Students share study abroad stories in creative ways
Richmond, February 27, 2014 - About 50 VCU students gathered in the West Grace North Residence Hall Fireplace Lounge to share stories about their travels abroad at the VCU Education Abroad office's PanoRAMa. Promoted every semester by the Education Abroad office, this storytelling event is designed to encourage students to participate in cultural exchange and to provide them with a forum to talk with their peers about their travels. The stories ranged from tales about extreme backpacking in New Zealand to being chased by monkeys on the beach while studying in Nicaragua. Exchange students currently studying at VCU told stories about funny cultural misunderstandings and what it is like to be an international student in the United States. The Education Abroad office’s student ambassadors served as judges and awarded three prizes for the most entertaining stories. Wade Angeli (pictured, top right) won the most votes for "Best Story."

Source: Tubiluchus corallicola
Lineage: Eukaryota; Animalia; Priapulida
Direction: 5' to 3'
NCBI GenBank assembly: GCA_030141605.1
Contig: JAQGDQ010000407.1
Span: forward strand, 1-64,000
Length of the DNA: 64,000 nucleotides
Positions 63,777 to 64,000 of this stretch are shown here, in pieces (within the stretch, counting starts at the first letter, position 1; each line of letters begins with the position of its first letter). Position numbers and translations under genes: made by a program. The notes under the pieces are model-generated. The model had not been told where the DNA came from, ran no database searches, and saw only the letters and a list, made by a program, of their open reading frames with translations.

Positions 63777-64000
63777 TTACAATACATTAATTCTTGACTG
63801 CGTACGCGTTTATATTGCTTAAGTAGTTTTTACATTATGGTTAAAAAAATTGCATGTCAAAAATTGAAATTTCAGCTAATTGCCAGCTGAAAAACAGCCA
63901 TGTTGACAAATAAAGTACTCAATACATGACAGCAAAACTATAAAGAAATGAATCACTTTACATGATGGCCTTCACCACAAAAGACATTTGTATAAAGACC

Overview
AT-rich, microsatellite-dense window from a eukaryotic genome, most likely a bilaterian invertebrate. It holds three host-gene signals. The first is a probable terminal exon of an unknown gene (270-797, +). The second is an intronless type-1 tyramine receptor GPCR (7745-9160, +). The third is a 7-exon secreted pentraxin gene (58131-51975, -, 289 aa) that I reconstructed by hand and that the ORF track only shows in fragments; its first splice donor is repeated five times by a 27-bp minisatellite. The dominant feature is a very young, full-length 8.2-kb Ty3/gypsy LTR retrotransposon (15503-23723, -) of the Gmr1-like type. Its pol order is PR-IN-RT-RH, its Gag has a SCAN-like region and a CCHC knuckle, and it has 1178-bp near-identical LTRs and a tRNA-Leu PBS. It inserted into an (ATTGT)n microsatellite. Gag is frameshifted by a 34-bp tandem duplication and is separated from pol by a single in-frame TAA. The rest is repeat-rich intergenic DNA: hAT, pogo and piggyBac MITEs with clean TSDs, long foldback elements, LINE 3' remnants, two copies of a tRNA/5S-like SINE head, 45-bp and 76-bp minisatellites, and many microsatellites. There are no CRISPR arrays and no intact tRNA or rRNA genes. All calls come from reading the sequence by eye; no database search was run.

Education Abroad Student Ambassador Sarah Vedomske became a published writer when her article "The Top 5 Most Valuable Souvenirs from World Travel" was featured on GoAbroad.com. Vedomske's article relays her perspective on the most valuable takeaways from studying abroad that are not the typical bought souvenirs. Read her article below as published on the blog.
Wade Angeli won the most votes for "Best Story" by Education Abroad student ambassadors.
Students share interesting stories about their studies abroad.
The Top 5 Most Valuable Souvenirs from World TravelBy: Sarah Vedomske
So, you're probably thinking "Hmm, most valuable souvenirs... how much will THOSE cost?" But you are in luck, wanderlust friends, because these souvenirs won't even cost you a Euro. In fact, they are all free!
The most valuable souvenirs are things that you cannot hold. You can't show them off, or give them to you friends as gifts. However, you will carry them with you no matter where you go, every single day for the rest of your life.